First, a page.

Morning
November 12

Proverbs 12:16 (NIV) 16A fool shows his annoyance at once, but a prudent man overlooks an insult.

17:9-10 (NIV) 9He who covers over an offense promotes love, but whoever repeats the matter separates close friends. 10A rebuke impresses a man of discernment more than a hundred lashes a fool.


Julio Ruibal was one of the instrumental men in the revival of Cali, Columbia. He was a man of prayer and fasting. After coming to Cali to minister, he joined the association of pastors and met with them regularly. At one meeting, someone said something that offended him. He decided to quit going. After separating himself for some time, the Lord spoke to his heart and told him to refuse to be offended. He returned to the group with his apologies, a humbler man.

When we let the words that others speak to us repeat in our minds again and again we build up a hatred for that person. Bitterness poisons our heart. It affects our efforts to serve God and even to be at peace with others. The more we allow those words to hurt us, the more we seem to play them over in our minds. But what right do we have to be offended? If Jesus was not offended by those who crucified Him, who are we to hang onto offenses?

We actually put ourselves in a place of torment. The one who offended us is probably not losing any sleep over the matter. In many cases, he or she did not even know that those words cut so deeply. Who, then, is fanning the flames of those words into a fire that is consuming you?

The proverbs for today show us that we are prudent to overlook insults. To cover over an offense promotes love. Didn't our Lord command us to love one another? A rebuke gives us a chance to make sure that we are in sync with the Holy Spirit.

Consider: The rebuke of a friend is often a sincere expression of love, whereas flattery may be meant to destroy us.


Evening
November 12

Hebrews 4:14-16 (NIV) 14Therefore, since we have a great high priest who has gone through the heavens, Jesus the Son of God, let us hold firmly to the faith we profess. 15For we do not have a high priest who is unable to sympathize with our weaknesses, but we have one who has been tempted in every way, just as we are–yet was without sin. 16Let us then approach the throne of grace with confidence, so that we may receive mercy and find grace to help us in our time of need.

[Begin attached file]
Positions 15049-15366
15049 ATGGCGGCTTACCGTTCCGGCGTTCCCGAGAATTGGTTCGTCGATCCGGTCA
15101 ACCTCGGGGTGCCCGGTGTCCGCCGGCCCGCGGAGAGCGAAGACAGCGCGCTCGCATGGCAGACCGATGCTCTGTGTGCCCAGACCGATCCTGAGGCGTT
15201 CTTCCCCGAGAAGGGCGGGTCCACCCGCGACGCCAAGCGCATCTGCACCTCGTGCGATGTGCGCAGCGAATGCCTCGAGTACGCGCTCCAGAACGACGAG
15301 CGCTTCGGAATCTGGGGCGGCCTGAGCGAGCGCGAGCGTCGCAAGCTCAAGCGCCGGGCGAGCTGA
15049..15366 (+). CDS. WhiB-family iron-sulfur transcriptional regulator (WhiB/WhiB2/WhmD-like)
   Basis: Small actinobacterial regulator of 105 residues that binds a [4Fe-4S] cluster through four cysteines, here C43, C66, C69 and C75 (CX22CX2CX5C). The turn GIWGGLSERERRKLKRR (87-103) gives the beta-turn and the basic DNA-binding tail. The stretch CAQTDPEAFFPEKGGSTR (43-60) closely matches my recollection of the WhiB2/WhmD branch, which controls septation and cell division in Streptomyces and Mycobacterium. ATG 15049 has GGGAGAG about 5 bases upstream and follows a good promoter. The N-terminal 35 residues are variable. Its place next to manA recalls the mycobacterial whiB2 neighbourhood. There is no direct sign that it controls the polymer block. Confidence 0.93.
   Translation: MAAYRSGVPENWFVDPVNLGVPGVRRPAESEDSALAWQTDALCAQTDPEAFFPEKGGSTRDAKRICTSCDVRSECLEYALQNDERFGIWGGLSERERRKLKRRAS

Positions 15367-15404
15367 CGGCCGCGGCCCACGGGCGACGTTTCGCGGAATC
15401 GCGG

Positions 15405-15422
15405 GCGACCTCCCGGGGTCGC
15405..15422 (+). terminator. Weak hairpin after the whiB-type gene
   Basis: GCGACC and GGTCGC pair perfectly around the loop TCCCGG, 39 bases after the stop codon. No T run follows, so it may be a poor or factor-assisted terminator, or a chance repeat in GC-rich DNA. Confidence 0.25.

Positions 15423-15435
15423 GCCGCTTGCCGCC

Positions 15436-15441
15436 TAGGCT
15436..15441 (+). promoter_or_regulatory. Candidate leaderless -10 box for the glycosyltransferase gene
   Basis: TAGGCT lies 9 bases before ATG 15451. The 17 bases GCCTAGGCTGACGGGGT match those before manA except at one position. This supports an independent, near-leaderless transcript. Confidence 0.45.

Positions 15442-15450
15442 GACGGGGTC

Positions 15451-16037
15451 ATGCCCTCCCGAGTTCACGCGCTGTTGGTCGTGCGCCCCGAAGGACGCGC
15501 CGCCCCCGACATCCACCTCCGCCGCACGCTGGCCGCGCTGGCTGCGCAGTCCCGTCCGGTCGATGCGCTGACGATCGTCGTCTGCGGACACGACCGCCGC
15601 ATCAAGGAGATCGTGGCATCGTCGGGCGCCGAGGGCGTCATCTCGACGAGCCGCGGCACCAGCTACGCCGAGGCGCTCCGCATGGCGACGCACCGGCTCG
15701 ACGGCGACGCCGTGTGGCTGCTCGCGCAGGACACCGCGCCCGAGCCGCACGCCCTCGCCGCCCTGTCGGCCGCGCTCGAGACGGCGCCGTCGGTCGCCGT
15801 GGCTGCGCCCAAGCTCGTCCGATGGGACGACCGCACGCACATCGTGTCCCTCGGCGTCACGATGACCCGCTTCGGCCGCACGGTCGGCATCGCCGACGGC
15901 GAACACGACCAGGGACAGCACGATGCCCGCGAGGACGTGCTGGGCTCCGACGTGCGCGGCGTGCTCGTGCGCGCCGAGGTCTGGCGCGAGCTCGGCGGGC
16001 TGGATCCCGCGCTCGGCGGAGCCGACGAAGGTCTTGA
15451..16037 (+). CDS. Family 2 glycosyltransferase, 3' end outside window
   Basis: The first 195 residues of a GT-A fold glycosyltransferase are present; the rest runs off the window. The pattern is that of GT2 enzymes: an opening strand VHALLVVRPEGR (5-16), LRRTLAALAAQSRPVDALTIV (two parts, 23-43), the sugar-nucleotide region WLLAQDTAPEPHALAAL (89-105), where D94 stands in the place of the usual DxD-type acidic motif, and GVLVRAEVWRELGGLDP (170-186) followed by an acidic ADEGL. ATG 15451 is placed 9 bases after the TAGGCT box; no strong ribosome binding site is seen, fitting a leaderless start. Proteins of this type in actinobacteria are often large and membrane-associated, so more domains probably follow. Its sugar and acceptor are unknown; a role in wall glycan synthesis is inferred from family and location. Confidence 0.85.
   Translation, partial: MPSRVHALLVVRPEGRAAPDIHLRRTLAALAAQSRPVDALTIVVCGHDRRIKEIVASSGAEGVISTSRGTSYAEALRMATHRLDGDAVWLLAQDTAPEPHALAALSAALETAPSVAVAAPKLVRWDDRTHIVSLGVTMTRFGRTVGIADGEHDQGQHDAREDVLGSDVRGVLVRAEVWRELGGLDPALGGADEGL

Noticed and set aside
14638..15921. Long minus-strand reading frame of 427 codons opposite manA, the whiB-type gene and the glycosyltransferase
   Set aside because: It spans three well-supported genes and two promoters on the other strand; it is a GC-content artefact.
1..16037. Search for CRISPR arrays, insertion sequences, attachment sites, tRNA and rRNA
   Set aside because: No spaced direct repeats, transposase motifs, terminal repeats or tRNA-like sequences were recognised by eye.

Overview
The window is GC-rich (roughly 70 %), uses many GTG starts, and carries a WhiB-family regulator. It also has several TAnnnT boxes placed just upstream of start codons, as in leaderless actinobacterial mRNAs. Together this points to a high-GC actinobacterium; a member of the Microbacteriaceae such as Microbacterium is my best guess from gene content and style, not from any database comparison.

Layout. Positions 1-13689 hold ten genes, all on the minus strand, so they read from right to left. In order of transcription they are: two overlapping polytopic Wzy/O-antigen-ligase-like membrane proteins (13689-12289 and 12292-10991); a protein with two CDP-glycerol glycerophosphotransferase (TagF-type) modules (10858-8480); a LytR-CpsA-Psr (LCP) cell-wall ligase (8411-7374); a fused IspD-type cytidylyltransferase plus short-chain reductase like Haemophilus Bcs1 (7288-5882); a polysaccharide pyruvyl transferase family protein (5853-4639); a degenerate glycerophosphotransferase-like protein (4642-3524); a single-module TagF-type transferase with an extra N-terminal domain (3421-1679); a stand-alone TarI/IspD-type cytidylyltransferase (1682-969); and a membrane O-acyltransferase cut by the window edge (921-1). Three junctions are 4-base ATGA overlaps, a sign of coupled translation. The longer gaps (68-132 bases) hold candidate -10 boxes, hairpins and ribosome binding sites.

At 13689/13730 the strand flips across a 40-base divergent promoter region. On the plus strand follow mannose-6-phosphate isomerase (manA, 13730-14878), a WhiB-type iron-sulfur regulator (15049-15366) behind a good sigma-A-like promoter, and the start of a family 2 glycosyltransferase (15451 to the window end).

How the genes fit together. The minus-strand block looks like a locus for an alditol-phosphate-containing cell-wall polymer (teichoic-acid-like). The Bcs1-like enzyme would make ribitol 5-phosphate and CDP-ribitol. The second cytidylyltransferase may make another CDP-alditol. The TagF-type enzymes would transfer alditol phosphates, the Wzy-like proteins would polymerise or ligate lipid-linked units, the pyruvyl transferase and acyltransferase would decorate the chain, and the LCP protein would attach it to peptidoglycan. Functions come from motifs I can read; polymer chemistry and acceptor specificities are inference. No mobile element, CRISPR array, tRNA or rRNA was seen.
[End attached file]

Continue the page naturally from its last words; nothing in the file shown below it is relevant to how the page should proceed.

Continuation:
Why should we endure in this faith that we profess? It's because Jesus has gone through the heavens and into the very presence of God to intercede for us. Having gained such a great victory for us, all we must do is endure. What a tragedy if we fall away after He has done and is doing so much for us! Cling to your faith.

After all, this faith that we have is like no other. This faith declares a God that feels our suffering with us. Having endured every temptation we face, He can speak to our hearts the solution that He proved works. He can show us the way out of each and every temptation we face because He found the way Himself. After blazing that sinless trail for us, He gave us His righteousness while taking our sin to the death of the cross.

It is with His righteousness that we can confidently approach the very throne of God. It is a throne of grace to us who have received His mercy through the blood of Christ. There, before the throne, we not only receive grace, that which we do not deserve, but also mercy, that which we do not deserve in the place of judgment that we do deserve.

Asking for the gifts we need to endure and to be what we are called to be is asking for grace. Asking for continual cleansing for our shortcomings and for gifts in spite of the fact that we did not use them properly when last given is asking for mercy. We can confidently ask for both because of our Great High Priest. There is no need to wallow in condemnation.

Consider: Go to the throne of grace and ask not only to be changed, but for every gift you need.